Today’s prompt comes to us from my friend and fellow poet Kristin LaTour. And no, you do not have to spill any deep, dark family secrets to play along. We are talking word families here, words that are related through etymology!
So, here we go…
- Choose a word – any word. Or have someone choose one for you. (I chose ashes.)
- Go to Online Etymology Dictionary at http://www.etymonline.com. Place your word in the search box, and you will get a list of related words.
- Here is a partial list I made from the many choices under ashes: incinerate, ember, alkali, punk, kielbasa, urn, mull, cinder, phoenix, pollen, bust, ardent, fire.
- Use all or some of the words that appear underneath your initial word choice to create a poem draft. I did not use all of the words in my draft, but I used quite a few. My attempt is below, where I tried to stick with a Fourth of July theme.
- Underneath my draft is Kristin’s first draft from the word pistol. Feel free to leave us both comments!
With My Brothers, Burning Snakes
Sparklers spit fire, sizzle then dim
before a final fit of sparks rises
phoenix-like from the thin stick.
Bees hover, drunk with pollen, over
the kielbasa on the charcoal grill.
We are not allowed firecrackers or
bottle rockets, despite our ardent
pleas. We are given red boxes full
of little pucks like licorice drops.
We light a punk, its pungent
smoke and red ember tip ready
to transform us into conjurers.
We touch the centers of each disk,
watch them undulate into dusky
columns of ash, rising in mysterious
coils. The magic of that movement.
The delicate way they crumbled,
leaving powder marks on the cement.
How childhood blazed just as quickly.
How we still long for something burning
to touch our hard centers, make us rise.
The Etymology of “Pistol”
Czech or German, pistol is a part of me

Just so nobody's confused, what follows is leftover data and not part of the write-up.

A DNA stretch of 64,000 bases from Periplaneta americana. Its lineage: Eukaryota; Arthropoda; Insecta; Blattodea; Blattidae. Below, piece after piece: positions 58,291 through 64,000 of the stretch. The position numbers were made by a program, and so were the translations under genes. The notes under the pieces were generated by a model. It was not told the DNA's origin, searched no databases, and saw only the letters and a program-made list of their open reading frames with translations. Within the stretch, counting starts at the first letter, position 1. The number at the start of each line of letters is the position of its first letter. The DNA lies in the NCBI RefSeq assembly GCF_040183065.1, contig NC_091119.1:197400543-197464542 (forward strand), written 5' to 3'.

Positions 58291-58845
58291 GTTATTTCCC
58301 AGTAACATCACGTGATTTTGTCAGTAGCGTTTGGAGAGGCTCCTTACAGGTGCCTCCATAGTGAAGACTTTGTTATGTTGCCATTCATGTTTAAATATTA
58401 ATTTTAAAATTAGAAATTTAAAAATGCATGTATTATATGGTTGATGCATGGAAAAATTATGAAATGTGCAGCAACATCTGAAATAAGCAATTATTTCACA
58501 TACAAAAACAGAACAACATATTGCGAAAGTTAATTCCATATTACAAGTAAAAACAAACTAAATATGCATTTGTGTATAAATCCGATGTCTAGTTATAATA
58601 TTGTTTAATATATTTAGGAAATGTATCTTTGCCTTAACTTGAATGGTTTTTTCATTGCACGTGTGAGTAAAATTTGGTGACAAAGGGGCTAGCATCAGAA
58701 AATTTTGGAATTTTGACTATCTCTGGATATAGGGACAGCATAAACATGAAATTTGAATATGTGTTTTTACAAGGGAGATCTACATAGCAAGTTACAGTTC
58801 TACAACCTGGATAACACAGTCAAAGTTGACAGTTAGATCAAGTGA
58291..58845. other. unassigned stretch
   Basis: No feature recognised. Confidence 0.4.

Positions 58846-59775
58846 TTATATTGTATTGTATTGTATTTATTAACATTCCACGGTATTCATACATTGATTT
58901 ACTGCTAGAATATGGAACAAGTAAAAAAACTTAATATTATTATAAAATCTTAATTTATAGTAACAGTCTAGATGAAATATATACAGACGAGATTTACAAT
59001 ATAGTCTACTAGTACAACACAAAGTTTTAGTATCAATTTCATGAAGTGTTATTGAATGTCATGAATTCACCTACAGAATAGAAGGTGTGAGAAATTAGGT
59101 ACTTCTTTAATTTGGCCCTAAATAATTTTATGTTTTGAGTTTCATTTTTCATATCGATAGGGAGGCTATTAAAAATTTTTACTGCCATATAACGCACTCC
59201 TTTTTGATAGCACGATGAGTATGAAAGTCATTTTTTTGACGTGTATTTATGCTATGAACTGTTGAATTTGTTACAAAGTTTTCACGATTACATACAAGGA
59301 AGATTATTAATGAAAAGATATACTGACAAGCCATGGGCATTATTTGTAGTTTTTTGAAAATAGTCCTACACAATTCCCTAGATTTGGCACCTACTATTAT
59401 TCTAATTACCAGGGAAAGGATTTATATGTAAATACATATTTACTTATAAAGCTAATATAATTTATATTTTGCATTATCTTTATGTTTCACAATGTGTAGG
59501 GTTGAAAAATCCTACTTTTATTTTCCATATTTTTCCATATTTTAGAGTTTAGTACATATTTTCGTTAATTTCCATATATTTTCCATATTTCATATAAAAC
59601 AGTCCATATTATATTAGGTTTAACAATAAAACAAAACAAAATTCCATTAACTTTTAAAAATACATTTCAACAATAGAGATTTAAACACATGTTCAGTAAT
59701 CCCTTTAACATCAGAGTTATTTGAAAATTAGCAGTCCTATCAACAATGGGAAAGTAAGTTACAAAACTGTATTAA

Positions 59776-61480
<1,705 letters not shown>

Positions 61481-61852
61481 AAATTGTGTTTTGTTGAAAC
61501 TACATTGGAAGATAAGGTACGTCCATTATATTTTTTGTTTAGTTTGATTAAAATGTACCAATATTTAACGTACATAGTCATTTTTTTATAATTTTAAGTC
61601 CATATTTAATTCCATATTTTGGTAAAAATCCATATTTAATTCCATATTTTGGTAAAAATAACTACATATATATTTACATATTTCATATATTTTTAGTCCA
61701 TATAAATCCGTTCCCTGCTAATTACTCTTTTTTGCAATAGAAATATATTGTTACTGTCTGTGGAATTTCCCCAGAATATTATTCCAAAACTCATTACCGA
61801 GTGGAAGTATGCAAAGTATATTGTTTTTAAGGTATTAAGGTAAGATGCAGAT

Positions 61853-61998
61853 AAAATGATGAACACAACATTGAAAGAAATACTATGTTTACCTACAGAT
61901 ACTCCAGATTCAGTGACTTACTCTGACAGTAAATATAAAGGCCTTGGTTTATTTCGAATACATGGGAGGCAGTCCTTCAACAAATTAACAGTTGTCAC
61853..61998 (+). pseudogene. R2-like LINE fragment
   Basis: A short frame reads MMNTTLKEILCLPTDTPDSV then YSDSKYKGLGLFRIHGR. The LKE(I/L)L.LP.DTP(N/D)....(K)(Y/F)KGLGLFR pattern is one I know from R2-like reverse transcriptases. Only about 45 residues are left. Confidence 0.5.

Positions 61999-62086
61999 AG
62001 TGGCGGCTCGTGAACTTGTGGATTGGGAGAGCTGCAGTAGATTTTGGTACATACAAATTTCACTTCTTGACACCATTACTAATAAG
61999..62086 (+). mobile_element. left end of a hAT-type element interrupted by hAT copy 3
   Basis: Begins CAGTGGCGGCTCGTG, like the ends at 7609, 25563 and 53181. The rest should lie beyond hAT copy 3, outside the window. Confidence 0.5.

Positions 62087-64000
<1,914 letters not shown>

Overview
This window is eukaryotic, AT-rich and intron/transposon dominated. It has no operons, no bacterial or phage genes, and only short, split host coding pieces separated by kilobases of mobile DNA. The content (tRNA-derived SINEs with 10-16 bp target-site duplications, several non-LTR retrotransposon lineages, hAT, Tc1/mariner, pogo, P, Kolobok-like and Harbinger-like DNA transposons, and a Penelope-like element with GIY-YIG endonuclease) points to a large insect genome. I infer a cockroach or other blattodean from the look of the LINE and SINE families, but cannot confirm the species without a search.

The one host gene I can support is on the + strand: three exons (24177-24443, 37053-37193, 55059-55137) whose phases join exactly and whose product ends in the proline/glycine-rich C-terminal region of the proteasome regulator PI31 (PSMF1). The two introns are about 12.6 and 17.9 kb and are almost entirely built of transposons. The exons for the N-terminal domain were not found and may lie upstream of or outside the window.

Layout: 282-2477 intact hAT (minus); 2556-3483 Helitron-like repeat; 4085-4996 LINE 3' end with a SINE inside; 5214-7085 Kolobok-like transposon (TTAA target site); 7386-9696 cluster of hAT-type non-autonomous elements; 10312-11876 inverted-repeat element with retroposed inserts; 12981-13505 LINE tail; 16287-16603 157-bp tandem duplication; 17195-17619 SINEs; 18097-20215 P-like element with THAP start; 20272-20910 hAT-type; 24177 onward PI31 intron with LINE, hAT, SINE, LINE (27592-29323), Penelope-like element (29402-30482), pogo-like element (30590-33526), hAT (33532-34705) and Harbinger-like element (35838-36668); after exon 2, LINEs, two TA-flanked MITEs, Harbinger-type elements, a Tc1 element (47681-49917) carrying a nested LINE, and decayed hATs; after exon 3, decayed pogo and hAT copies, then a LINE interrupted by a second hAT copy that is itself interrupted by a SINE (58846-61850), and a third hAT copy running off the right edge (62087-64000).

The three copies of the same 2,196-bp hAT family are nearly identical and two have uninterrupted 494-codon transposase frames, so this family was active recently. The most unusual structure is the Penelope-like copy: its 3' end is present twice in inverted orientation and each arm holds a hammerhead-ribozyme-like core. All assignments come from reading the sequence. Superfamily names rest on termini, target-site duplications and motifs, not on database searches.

the word my grandmother assigned to me
when I would run wild, turn cartwheels
or talk back to my mother, words firing
from a part of brain I was unable to control.
From the words for pipe, tube, as in a way
to deliver water that shoots from a spout,
and later a small dagger that can silently slice
into flesh, hidden in a boot or a corset.
From life to death, and the washing of the bloody body.
Also known as the equalizer for small men,
or a derringer, for small short range shooting.
There are zip guns with their super quick bullets
and the big brother rifle with its bored grooves
like slides down the barrel, but not of fun.
Cartidges are necessary, from the later for “paper”
like the Magna Carta, rolled and inscribed with words
of freedom bored onto its flesh. And epistle, the commanding
words of the disciples’ letters, rolled and sent with God’s
blessing. Their readers commissioned, but not like the army
with its curse of death, the pistols held at short range.
Hold them in a holster, the leather sheath that means
hiding place, which daggers needed first.
But be careful, please, on those drunken weekend nights
when passion runs high. It was in my lifetime
they began being called Saturday Night Special
when my grandmother started calling me Pistol.